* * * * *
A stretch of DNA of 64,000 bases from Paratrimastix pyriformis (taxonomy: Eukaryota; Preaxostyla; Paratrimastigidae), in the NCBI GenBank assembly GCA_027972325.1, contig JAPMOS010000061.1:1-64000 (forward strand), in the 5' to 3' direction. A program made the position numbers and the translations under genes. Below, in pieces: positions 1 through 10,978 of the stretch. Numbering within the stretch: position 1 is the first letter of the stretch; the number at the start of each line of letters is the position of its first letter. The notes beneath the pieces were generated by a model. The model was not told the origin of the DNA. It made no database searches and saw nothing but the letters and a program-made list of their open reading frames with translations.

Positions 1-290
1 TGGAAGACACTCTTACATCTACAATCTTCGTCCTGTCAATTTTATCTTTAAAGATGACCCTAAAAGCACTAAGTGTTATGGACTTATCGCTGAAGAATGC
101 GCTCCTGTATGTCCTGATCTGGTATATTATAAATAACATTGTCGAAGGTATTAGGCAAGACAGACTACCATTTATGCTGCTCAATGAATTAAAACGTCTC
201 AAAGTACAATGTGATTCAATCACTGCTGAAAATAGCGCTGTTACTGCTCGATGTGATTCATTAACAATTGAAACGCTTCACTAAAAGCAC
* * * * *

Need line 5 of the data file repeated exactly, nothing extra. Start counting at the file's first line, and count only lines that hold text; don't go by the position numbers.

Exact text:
201 AAAGTACAATGTGATTCAATCACTGCTGAAAATAGCGCTGTTACTGCTCGATGTGATTCATTAACAATTGAAACGCTTCACTAAAAGCAC